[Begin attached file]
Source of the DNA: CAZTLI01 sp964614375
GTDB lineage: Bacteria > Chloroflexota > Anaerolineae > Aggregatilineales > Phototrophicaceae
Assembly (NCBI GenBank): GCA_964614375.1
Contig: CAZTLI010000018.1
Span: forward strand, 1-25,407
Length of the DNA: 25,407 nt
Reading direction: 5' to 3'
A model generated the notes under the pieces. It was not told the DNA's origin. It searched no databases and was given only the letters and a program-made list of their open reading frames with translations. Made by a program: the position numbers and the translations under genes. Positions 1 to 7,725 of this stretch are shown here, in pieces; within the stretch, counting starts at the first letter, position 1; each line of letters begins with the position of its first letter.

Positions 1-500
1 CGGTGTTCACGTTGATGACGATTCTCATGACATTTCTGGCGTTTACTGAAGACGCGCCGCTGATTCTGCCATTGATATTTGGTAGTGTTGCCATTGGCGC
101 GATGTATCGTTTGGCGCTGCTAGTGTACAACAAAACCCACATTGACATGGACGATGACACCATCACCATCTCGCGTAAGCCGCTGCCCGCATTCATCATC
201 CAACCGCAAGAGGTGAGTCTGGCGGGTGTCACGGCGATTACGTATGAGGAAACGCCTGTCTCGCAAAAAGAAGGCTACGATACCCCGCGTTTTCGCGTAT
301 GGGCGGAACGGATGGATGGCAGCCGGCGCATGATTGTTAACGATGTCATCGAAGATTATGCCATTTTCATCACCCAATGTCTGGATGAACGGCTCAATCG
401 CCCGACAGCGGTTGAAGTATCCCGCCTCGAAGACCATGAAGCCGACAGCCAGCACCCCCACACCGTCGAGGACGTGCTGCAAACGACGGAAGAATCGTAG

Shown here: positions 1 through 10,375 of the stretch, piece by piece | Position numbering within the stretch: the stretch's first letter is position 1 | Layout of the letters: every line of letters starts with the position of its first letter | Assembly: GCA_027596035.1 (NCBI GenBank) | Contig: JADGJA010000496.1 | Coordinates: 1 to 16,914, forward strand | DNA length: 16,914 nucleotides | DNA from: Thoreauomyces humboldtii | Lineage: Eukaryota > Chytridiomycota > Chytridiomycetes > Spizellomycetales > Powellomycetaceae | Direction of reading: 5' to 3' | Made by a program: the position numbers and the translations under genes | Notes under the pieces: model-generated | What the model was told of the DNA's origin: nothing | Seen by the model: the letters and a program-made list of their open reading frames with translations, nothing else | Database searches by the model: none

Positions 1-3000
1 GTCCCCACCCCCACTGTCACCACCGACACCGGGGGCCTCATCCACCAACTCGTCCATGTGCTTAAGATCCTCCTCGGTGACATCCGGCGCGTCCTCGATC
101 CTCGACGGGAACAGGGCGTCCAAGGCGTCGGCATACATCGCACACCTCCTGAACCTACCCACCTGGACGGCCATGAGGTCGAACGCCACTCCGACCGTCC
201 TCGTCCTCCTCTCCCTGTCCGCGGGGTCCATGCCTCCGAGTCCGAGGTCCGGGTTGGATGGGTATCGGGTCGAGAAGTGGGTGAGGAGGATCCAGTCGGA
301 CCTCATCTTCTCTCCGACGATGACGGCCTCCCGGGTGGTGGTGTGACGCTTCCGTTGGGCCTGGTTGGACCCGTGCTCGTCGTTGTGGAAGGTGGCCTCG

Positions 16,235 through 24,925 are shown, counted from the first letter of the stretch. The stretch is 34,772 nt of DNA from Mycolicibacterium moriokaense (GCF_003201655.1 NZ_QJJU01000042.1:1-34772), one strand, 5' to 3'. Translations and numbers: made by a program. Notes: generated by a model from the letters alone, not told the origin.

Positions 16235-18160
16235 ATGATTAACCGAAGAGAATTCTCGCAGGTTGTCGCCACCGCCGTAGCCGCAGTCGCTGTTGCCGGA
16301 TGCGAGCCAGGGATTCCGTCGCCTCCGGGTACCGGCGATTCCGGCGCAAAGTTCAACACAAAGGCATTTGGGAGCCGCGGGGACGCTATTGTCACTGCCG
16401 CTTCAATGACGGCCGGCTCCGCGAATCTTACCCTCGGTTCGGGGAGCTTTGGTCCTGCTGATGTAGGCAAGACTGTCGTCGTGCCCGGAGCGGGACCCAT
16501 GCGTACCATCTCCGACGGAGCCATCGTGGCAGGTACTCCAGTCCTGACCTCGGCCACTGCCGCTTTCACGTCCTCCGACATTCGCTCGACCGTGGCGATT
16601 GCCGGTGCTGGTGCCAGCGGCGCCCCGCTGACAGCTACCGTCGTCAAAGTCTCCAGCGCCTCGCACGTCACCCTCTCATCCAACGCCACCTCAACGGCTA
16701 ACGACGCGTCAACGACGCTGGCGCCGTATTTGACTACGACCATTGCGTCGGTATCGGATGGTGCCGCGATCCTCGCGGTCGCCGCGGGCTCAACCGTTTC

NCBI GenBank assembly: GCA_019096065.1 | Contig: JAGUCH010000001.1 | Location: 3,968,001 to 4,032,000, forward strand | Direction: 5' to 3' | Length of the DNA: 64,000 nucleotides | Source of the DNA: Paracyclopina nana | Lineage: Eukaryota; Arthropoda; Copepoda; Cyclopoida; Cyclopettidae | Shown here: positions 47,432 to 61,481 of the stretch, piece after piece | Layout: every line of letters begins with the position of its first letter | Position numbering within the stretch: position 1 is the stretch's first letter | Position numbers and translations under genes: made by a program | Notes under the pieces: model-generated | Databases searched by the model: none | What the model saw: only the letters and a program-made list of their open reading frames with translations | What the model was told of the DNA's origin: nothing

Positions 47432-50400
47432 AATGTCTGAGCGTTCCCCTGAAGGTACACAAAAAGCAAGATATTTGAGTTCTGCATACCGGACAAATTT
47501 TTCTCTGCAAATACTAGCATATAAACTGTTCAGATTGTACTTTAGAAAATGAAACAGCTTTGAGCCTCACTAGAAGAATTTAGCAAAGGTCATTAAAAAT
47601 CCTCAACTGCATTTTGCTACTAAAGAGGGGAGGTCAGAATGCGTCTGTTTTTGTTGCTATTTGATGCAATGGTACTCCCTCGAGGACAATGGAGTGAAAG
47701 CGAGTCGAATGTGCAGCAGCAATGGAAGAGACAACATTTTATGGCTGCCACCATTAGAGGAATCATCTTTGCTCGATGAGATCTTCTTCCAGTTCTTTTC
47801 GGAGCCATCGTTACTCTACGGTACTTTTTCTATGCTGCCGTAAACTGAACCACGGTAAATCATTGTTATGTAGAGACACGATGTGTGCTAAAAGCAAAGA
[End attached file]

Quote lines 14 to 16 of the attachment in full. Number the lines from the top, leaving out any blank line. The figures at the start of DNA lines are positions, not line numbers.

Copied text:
401 CCCGACAGCGGTTGAAGTATCCCGCCTCGAAGACCATGAAGCCGACAGCCAGCACCCCCACACCGTCGAGGACGTGCTGCAAACGACGGAAGAATCGTAG

Shown here: positions 1 through 10,375 of the stretch, piece by piece | Position numbering within the stretch: the stretch's first letter is position 1 | Layout of the letters: every line of letters starts with the position of its first letter | Assembly: GCA_027596035.1 (NCBI GenBank) | Contig: JADGJA010000496.1 | Coordinates: 1 to 16,914, forward strand | DNA length: 16,914 nucleotides | DNA from: Thoreauomyces humboldtii | Lineage: Eukaryota > Chytridiomycota > Chytridiomycetes > Spizellomycetales > Powellomycetaceae | Direction of reading: 5' to 3' | Made by a program: the position numbers and the translations under genes | Notes under the pieces: model-generated | What the model was told of the DNA's origin: nothing | Seen by the model: the letters and a program-made list of their open reading frames with translations, nothing else | Database searches by the model: none

Positions 1-3000